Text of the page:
DNR or Do Not Resuscitate are not terms I ever wanted to associate with my father-in-law, Rodger. I knew he was failing every day and the nurse and social worker would arrive soon to process the paper work to set things in motion for home hospice care. Intellectually I knew what it meant. Comfort care only. In many ways that would be a blessing for him. There would be no more needle sticks for blood tests. No more medicine in apple sauce several times a day, made necessary by his increasingly severe swallowing problems. For months his diet had been restricted to pureed foods and thickened liquids. Parkinson’s disease, schizophrenia, dementia, and congestive heart failure had robbed him of the ability to walk, eat, or reason. He slept most of the day, every day, only to come awake agitated and afraid throughout the long nights. His once powerful body was frail and painfully thin.
“I’m going to die soon. I had a dream last night and God told me my work here is done,” he’d told me the day I knew it was time to start looking into hospice care.
“I don’t have a good feeling about this one,” the hospice nurse reported to the doctor on the other end of the phone shortly after assessing him. “We need to get a hospital bed and a comfort kit here as soon as possible.”
She ended the call and turned to me to explain that the comfort kit would contain medications to keep him comfortable and pain-free without prolonging life. A bright yellow document with the word DO NOT RESUSCITATE across the top was to be taped to the refrigerator to alert any emergency medical personnel entering the house that CPR was not to be administered.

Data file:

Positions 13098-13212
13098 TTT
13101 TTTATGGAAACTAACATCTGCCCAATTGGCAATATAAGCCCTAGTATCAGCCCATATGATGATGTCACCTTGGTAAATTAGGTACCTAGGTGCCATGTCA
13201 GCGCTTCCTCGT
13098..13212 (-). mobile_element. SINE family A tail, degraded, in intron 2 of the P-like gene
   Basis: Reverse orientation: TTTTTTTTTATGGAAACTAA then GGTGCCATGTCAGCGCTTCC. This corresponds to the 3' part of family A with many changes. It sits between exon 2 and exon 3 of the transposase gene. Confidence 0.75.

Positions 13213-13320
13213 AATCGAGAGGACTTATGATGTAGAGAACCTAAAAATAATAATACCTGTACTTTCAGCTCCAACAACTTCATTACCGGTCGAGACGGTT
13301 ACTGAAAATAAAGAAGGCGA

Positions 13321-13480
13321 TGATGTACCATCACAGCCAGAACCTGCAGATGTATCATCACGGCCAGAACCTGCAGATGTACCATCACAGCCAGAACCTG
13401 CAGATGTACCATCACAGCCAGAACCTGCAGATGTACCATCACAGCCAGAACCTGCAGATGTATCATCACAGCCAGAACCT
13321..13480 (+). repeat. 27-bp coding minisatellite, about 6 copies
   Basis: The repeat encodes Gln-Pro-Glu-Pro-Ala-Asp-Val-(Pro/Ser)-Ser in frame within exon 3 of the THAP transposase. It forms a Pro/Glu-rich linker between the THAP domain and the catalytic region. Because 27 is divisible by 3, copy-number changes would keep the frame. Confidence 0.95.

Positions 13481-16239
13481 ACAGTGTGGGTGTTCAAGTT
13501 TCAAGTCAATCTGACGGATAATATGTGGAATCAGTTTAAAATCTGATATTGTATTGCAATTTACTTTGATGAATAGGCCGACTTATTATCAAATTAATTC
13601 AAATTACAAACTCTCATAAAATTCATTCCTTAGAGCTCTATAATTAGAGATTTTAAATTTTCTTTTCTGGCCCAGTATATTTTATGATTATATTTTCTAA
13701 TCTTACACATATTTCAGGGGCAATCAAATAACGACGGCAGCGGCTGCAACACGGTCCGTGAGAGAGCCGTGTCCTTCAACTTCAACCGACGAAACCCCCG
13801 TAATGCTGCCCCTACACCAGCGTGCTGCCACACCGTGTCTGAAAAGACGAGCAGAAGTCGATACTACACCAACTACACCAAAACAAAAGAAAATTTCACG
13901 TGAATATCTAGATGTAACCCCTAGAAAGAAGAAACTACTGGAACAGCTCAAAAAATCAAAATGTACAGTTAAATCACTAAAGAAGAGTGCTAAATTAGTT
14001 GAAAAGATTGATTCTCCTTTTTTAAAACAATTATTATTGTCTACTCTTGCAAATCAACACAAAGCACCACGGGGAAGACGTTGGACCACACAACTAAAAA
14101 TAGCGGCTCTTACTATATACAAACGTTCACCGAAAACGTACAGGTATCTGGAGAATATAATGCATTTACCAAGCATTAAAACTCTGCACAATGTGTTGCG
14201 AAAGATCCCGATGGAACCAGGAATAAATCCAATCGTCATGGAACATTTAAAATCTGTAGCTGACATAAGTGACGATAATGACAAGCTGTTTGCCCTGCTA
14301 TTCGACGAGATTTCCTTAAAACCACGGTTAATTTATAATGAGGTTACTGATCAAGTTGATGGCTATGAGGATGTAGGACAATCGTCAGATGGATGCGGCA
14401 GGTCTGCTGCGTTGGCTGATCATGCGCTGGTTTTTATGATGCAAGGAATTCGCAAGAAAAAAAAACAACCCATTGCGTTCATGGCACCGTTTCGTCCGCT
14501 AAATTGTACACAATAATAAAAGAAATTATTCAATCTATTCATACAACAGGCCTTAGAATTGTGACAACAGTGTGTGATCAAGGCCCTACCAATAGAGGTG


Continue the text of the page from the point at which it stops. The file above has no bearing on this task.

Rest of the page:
“I know this hard,” the nurse said. “But it’s the kindest thing you can do for him now. CPR is brutal and in cases like this it’s cruel. He is so frail it will most likely break his ribs and that in itself will kill him.”
“I know. It’s just that it feels so wrong. I hate seeing DNR emblazoned across that ugly yellow paper every time I enter the kitchen. Even though I know it’s inevitable I don’t want to lose him. ”
“Death is inevitable for all of us. All we can do is make it as comfortable as we can. Try not to think of it as DNR – Do Not Resuscitate. Think of it as AND – Allow Natural Death and make it your final gift to him.
And that’s what happened. When the time came he passed away naturally. Free of pain and at peace with his family at his side.